Discussion Board for 12:15 Class

Write at least 100 words as a “comment,” giving the name of slave narrative, a short summary of the narrative, and why it is interesting to you.

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23 responses

  1. Shakiyla Brockenbrough | Reply

    Lucy Ann Delaney was former slave turned, African-American author, who wrote the narrative From the Darkness cometh the light or Struggles for Freedom. Lucy’s narritive tells how she and her family were broken up after being kidnapped and sold into slavery. Her mother Polly was captured and sent across the Mississippi River at a very young age and was sold into slavery. She was purchased by Major Taylor Berry as a servant girl for his wife Franny, whom immediately fell in love with Polly’s manner and appearance, and quickly made Polly her seamstress. Major Berry had already had a mulatto male servant working for him , they say he was handsome as Apllo, when he and Polly met they basically fell in love with one another. The two were then married with the consent of Mr. & Mrs. Berry, shortly after they married Nancy and Lucy were born.
    Shortly after Mr. Berry died, Mrs. Berry married a Mr.Wash distroied the family. selling the father into slavery way down south and sending Nacy with his step daughter on her honeymoon. Polly told Nancy not to return with te married couple but to run away and got to Canada for freedom. Shortly after this Polly was sold in an auction, which ment that little Lucy was the only one left behind. Her mother promised her that she would soon return to get her.
    Polly fought for her freedom and won! She kept her promise to Lucy and came back and fought for her freedom. They then took off and suprised and visited Nancy in Toronto.
    Honestly I could not possibly imagine living without knowing where my mother was, and having no communicatin with her at all. I think that I would have made several attempts to run away in order to recnnect with my family. This story just interested me because with Lucy being so young she was very strong and courageous.

  2. The slave narrative that I chose was THE NARRATIVE OF ASHTON WARNER. Ashton Warner was a young, educated, man who was forced to work on Cane Grove estate. As a child he was raised by his aunt Daphne who was very caring and compassionate. Although she was a Negro, she was respected and well-known by white people. She had money and power, which she used to set her parents free as well as other slaves she had grown up with. When Ashton was ten years old, he was taken from the one place he called home and enslaved by Mr. Wilson. His aunt Daphne did everything she possibly could to try to stop this from happening, but her best wasn’t good enough. Ashton was still stripped of his freedom, his family, and his feelings. Although he was young, he was not young-minded. Ashton knew that he was not supposed to be Mr. Wilson’s property considering the fact that Wilson did not own the estate when Daphne manumitted Ashton and his mother. For years, he worked hard to escape the brutality of slavery. He was an ambitious man who desired freedom and justice. Despite the obstacles he faced, Ashton Warner considered himself lucky compared to the field slaves who worked severly. They were ordered to work from sunrise to sunset and many times grew ill due to unhealthy circumstances. After years of cruel punishment, Ashton moves to England as his case undergoes investigation. I chose this particular slave narrative because I had never heard of it before and after reading the introduction, I was determined to find out more about Ashton Warner and his experience as a slave.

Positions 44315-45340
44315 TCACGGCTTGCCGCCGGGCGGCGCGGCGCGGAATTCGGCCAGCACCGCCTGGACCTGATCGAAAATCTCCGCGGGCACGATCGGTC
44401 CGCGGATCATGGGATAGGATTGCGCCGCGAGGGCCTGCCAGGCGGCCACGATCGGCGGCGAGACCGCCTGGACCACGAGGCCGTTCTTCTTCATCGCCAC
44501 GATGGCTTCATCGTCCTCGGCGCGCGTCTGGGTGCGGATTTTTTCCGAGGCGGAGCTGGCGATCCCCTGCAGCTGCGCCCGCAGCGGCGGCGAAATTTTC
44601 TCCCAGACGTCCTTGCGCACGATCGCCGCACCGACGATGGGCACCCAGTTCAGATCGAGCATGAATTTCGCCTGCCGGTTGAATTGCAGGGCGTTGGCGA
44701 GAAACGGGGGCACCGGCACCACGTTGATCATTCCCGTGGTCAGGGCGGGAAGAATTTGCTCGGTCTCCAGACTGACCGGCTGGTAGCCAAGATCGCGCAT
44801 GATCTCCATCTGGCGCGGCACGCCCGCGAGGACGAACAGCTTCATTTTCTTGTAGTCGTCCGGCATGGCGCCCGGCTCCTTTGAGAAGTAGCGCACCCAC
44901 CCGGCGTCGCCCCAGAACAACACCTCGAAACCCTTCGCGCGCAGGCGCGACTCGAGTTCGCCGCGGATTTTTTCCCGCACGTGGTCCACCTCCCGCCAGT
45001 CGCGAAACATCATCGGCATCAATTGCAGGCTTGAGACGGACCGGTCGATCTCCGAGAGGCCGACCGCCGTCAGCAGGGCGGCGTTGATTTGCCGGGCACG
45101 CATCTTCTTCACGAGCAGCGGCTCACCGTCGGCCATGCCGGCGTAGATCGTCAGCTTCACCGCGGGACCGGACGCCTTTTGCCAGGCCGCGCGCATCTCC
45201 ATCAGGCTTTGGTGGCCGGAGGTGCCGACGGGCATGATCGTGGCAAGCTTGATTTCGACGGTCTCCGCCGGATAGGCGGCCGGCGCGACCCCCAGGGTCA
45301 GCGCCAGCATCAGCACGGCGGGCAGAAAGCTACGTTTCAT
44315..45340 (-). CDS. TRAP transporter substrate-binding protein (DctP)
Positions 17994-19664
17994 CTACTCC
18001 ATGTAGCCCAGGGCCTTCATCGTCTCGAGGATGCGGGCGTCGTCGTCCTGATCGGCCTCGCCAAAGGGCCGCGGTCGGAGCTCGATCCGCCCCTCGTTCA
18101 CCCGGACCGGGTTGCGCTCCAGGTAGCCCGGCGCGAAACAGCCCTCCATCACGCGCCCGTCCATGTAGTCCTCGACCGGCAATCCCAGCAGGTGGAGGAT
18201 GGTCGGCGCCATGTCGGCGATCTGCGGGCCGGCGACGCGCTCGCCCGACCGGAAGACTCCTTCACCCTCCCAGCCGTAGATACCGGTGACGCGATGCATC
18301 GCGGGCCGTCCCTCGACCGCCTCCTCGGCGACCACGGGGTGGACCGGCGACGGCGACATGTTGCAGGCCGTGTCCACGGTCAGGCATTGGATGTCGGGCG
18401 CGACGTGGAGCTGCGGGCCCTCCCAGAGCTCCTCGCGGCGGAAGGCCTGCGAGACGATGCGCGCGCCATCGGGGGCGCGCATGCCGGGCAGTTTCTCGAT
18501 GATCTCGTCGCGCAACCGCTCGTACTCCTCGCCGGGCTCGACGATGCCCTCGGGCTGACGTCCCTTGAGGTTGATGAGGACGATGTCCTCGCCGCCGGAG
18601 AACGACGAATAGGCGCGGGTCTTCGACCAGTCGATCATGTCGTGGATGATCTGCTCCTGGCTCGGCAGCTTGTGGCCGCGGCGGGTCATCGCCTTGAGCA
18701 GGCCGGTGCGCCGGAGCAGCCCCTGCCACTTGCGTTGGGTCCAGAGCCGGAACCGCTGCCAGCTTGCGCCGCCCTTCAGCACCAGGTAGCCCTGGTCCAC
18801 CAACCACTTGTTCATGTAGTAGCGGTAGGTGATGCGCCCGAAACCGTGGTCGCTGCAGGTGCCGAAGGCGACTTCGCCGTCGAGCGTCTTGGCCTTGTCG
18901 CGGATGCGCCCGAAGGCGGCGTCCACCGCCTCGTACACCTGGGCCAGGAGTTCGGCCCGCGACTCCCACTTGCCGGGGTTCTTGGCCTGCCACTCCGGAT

3. The narrative I read was “Prejudice against Composition Writing” which was written by J. Horace Lacy. In her narrative she states that men are prejudice against composition writing because it is very difficult for them to sit down and focus on writing. She also states that this same prejudice is in young people and those who are not experienced in composing. Lacey gives tips to young men to always pick a subject you are familiar with, never pick a subject that has little resources, and to divide your subject into heads. When dividing your subject into heads you state the proposition that you are going to prove and make everything else in your paper subordinate to the head.
    This narrative was interesting to me because I also find composition writing something very hard to do. I also enjoyed the authors’ writing approach. She talked about the errors in writing that many men make but left the errors in her own writing for us to see. I think she did this to show us that everybody’s writing is not perfect but as she stated in her narrative, “we commence with the hardest & as we proceed we find it becoming easier & easier.”

  4. The slave narrative that I chose was that of Sojourner Truth. This narrative starts off mainly talking about Soujourner Truth( born as Isabella) and the struggles that affected her life being born into slavery. The narrative then goes on to show you how Sojourner Truth begins to become her own woman based off of the religious teachings of her late mother who was also a slave. I found this narrative to be very informative. I feel that it takes a lot of courage to escape something such as slavery. Sojourner Truth traveled many miles in the cold and heat most of the time alone without a friend, or companion. She was beat in some places, and ran out of others, but she knew that she must go on. She had a mission to walk the land, and tell “the truth” to all who would hear her. This, and much more made her a remarkable woman.